It’s not just a problem of grafting to the nominate subgenus (which is clearly wrong). It’s also a problem when it grafts to the genus (which isn’t really wrong, it’s just too coarse). If the subgenus it belongs to exists in the iNat taxonomy, then grafting to the genus can cause unintentional disagreements in IDs.
As an example, let’s says species Foo bat is in subgenus Bar, but in the iNat taxonomy it’s grafted directly to Foo instead of to Bar.
On an observation, one user adds an ID of subgenus Bar, while another user adds what they think is a more specific ID: Foo bat. Both users intend to agree that it’s in subgenus Bar, but the system registers a disagreement because the system thinks Foo bat is not in Bar.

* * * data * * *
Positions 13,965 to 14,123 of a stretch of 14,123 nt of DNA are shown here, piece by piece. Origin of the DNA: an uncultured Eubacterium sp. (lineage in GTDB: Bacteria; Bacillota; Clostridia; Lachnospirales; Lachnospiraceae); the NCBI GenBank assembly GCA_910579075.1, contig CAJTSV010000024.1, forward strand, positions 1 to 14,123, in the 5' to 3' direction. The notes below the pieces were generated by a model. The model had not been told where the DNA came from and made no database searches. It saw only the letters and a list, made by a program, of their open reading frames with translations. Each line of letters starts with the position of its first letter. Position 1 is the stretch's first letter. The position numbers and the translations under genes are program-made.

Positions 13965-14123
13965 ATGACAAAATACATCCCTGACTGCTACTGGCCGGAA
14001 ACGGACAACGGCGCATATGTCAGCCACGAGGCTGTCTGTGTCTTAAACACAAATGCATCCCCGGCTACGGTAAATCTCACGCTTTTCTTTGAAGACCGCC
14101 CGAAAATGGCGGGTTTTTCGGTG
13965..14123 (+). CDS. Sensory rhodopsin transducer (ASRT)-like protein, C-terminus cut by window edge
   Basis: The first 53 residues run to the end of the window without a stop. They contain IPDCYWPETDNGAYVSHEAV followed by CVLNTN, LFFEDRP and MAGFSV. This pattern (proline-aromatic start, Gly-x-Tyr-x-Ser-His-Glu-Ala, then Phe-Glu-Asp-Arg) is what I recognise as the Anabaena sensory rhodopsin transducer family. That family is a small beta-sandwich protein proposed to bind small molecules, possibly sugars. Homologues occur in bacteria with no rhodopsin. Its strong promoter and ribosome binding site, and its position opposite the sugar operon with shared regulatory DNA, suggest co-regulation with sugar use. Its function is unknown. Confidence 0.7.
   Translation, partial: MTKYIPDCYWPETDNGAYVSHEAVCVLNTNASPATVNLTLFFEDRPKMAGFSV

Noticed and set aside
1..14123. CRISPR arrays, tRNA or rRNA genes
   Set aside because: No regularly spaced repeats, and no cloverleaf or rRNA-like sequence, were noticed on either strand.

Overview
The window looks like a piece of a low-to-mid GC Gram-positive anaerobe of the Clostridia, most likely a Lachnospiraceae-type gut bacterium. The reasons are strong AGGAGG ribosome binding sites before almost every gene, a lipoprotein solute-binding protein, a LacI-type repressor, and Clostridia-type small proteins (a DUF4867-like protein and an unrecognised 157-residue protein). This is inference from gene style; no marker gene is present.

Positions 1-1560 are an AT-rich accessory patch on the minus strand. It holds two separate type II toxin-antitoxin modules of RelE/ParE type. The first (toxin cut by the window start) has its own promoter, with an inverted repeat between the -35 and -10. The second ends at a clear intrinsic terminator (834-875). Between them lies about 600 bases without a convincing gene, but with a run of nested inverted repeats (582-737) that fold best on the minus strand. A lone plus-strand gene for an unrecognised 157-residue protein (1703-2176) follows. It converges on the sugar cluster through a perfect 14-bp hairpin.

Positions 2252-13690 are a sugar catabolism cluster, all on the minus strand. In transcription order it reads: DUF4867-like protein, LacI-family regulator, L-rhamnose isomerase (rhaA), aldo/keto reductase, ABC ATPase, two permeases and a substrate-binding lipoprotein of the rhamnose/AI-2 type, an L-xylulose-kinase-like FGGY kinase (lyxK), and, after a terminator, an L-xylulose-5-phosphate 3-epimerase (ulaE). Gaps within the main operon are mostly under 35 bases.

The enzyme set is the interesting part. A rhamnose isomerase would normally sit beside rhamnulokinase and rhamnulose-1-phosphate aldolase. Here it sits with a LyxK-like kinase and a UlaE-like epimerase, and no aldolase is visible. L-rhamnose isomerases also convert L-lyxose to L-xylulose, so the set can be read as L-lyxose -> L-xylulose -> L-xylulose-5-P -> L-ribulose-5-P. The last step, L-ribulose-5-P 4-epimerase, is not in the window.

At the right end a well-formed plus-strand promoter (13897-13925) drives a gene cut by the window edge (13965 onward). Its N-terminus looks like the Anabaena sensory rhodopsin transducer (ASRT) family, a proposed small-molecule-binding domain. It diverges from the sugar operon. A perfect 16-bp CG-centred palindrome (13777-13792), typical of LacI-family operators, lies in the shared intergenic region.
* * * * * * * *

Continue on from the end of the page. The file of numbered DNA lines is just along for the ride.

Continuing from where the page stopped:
To my knowledge, there is no written statement requiring the locking of genera that have subgenera. Rather, it’s a practice that has arisen from curators deciding that they would rather be flagged right away when a species is added that might need a subgenus instead of allowing it to incorrectly graft only to be discovered and corrected later down the line.
I don’t think manually locking all genera with subgenera is the best plan. Personally, I would do it for the genera that get a lot of imports (e.g. Camponotus), and then ask the devs to add a check to the importer that would automatically prevent a graft to genus if the genus has subgenera.